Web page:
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78
Bayesian Model Averaging for Linear Regression Models
 Journal of the American Statistical Association
, 1997
"... We consider the problem of accounting for model uncertainty in linear regression models. Conditioning on a single selected model ignores model uncertainty, and thus leads to the underestimation of uncertainty when making inferences about quantities of interest. A Bayesian solution to this problem in ..."
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Cited by 186 (13 self)
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We consider the problem of accounting for model uncertainty in linear regression models. Conditioning on a single selected model ignores model uncertainty, and thus leads to the underestimation of uncertainty when making inferences about quantities of interest. A Bayesian solution to this problem involves averaging over all possible models (i.e., combinations of predictors) when making inferences about quantities of
Predictive Model Selection
 Journal of the Royal Statistical Society, Ser. B
, 1995
"... this article we propose three criteria that can be used to address model selection. These emphasize observables rather than parameters and are based on a certain Bayesian predictive density. They have a unifying basis that is simple and interpretable,are free of asymptotic de#nitions,and allow the i ..."
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Cited by 61 (4 self)
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this article we propose three criteria that can be used to address model selection. These emphasize observables rather than parameters and are based on a certain Bayesian predictive density. They have a unifying basis that is simple and interpretable,are free of asymptotic de#nitions,and allow the incorporation of prior information. Moreover,two of these criteria are readily calibrated.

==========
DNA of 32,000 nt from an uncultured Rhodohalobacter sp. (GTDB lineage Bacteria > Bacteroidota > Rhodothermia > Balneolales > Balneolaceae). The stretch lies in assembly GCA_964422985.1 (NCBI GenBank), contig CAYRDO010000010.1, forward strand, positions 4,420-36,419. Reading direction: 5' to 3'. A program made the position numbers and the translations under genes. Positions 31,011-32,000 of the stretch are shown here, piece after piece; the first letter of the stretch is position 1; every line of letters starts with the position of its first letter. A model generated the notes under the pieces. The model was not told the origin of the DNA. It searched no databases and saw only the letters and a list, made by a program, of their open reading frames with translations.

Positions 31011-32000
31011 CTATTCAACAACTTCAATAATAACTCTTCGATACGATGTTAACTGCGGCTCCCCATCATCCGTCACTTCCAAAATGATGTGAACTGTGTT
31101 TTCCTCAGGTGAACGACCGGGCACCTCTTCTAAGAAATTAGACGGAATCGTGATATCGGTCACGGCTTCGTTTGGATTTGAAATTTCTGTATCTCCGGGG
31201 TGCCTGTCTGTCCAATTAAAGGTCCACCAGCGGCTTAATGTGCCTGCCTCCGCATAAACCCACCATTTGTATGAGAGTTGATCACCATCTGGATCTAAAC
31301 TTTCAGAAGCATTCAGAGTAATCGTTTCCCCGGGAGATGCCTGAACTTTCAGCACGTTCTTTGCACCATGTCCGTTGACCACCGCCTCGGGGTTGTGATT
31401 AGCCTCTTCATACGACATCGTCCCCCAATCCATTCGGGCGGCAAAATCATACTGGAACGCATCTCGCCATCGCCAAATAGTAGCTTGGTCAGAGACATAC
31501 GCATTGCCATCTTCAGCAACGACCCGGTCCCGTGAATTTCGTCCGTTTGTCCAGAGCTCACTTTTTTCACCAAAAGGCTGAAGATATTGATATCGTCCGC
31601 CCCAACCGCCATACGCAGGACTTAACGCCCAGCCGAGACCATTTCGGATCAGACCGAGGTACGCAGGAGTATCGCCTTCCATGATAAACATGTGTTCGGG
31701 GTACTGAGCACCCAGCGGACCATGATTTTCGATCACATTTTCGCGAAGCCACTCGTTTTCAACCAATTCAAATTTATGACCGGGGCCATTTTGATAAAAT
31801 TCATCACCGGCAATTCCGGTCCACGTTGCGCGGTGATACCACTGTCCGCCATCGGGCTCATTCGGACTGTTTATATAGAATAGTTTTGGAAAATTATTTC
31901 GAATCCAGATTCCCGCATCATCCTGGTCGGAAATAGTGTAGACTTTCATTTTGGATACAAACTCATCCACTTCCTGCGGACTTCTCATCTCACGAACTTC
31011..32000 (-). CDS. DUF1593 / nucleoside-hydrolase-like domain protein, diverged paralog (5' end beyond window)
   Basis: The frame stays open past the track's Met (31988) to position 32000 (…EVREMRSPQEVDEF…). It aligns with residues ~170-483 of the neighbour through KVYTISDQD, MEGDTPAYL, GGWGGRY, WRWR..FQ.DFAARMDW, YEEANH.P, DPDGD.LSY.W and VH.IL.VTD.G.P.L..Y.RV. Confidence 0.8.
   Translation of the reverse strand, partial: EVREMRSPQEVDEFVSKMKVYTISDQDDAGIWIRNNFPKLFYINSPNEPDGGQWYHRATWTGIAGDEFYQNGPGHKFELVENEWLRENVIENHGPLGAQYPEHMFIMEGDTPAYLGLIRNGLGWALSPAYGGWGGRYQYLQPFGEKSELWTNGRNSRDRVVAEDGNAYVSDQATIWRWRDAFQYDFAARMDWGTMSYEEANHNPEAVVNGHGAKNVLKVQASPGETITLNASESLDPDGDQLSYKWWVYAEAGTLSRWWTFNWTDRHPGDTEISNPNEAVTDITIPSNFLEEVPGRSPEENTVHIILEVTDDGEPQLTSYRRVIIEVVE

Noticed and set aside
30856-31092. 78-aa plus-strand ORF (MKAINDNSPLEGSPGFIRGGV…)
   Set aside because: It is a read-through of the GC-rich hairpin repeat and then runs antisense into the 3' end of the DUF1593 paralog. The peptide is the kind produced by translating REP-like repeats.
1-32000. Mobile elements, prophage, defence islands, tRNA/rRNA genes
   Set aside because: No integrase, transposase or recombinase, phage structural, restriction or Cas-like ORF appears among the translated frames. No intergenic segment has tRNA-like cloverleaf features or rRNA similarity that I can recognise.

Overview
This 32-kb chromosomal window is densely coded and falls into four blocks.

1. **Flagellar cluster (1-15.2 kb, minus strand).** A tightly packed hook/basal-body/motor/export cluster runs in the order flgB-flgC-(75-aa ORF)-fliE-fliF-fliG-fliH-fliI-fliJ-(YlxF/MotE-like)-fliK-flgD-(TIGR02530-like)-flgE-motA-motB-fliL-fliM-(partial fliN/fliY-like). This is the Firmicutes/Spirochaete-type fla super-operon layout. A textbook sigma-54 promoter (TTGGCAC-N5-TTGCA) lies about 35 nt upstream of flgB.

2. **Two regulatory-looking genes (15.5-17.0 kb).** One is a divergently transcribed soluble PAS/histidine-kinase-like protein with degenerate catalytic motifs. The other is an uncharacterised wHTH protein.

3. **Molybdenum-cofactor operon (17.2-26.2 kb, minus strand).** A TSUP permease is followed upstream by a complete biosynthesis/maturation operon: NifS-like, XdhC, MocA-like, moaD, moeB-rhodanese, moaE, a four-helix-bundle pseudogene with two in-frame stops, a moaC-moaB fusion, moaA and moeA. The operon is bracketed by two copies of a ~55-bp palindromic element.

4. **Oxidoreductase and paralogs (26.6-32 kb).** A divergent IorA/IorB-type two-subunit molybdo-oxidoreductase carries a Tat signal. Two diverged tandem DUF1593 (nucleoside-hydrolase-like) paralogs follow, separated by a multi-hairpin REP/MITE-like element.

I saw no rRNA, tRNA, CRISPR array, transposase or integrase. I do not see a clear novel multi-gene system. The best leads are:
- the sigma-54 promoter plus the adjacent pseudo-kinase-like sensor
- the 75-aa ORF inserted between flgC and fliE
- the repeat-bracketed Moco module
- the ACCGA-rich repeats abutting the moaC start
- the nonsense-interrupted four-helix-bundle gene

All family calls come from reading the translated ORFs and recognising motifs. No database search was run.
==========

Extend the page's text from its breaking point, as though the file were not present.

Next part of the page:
Model Selection and Accounting for Model Uncertainty in Linear Regression Models
, 1993
"... We consider the problems of variable selection and accounting for model uncertainty in linear regression models. Conditioning on a single selected model ignores model uncertainty, and thus leads to the underestimation of uncertainty when making inferences about quantities of interest. The complete B ..."
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Cited by 47 (6 self)
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We consider the problems of variable selection and accounting for model uncertainty in linear regression models. Conditioning on a single selected model ignores model uncertainty, and thus leads to the underestimation of uncertainty when making inferences about quantities of interest. The complete Bayesian solution to this problem involves averaging over all possible models when making inferences about quantities of interest. This approach is often not practical. In this paper we offer two alternative approaches. First we describe a Bayesian model selection algorithm called "Occam's "Window" which involves averaging over a reduced set of models. Second, we describe a Markov chain Monte Carlo approach which directly approximates the exact solution. Both these model averaging procedures provide better predictive performance than any single model which might reasonably have been selected. In the extreme case where there are many candidate predictors but there is no relationship between any of them and the response, standard variable selection procedures often choose some subset of variables that yields a high R² and a highly significant overall F value. We refer to this unfortunate phenomenon as "Freedman's Paradox" (Freedman, 1983). In this situation, Occam's vVindow usually indicates the null model as the only one to be considered, or else a small number of models including the null model, thus largely resolving the paradox.
The variable selection problem
 Journal of the American Statistical Association
, 2000
"... The problem of variable selection is one of the most pervasive model selection problems in statistical applications. Often referred to as the problem of subset selection, it arises when one wants to model the relationship between a variable of interest and a subset of potential explanatory variables ..."